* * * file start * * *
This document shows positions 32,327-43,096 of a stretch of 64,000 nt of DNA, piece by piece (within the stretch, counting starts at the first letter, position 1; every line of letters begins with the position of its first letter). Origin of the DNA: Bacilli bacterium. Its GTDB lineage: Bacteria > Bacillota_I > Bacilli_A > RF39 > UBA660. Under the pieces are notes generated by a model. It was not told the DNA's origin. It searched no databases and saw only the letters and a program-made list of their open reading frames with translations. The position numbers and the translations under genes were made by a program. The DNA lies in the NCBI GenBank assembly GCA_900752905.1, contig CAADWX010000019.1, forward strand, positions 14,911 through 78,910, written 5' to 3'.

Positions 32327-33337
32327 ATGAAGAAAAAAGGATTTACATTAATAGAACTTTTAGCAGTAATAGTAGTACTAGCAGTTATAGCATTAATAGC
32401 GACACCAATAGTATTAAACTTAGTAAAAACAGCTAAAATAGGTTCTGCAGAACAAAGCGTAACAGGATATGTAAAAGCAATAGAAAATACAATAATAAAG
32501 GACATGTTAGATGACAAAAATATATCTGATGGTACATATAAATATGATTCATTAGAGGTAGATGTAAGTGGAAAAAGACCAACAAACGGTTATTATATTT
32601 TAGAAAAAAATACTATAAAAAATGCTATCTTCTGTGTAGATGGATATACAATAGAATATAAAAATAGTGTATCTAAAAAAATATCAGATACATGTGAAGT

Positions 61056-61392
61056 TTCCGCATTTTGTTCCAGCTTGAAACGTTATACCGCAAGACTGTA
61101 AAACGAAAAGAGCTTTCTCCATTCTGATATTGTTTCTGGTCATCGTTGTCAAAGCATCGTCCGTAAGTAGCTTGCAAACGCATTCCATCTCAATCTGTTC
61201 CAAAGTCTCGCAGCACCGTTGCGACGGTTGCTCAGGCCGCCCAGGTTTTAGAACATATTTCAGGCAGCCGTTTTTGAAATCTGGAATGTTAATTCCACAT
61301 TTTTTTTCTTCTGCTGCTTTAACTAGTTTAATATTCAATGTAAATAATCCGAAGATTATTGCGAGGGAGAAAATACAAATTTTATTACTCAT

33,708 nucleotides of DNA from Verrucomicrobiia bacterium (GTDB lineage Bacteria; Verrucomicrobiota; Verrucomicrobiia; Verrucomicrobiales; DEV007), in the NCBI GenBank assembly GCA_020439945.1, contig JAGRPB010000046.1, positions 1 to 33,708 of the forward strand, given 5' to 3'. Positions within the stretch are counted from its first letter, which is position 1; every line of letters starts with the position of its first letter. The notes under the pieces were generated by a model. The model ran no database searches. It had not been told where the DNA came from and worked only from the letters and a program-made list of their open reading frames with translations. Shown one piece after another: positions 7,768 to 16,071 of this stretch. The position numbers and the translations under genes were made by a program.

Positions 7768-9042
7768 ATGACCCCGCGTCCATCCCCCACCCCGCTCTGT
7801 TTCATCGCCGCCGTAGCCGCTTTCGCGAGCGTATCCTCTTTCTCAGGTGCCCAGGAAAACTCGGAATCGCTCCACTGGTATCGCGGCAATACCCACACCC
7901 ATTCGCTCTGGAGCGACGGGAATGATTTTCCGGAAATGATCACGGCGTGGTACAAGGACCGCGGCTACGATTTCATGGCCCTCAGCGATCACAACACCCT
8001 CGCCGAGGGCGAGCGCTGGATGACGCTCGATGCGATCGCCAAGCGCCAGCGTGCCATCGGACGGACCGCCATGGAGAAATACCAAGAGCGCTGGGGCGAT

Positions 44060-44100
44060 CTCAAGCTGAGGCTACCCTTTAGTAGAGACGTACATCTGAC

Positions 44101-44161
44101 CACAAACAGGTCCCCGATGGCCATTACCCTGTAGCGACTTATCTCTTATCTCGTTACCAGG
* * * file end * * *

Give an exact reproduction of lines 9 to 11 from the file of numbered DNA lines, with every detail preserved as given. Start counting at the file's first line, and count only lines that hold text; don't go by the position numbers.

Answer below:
61101 AAACGAAAAGAGCTTTCTCCATTCTGATATTGTTTCTGGTCATCGTTGTCAAAGCATCGTCCGTAAGTAGCTTGCAAACGCATTCCATCTCAATCTGTTC
61201 CAAAGTCTCGCAGCACCGTTGCGACGGTTGCTCAGGCCGCCCAGGTTTTAGAACATATTTCAGGCAGCCGTTTTTGAAATCTGGAATGTTAATTCCACAT
61301 TTTTTTTCTTCTGCTGCTTTAACTAGTTTAATATTCAATGTAAATAATCCGAAGATTATTGCGAGGGAGAAAATACAAATTTTATTACTCAT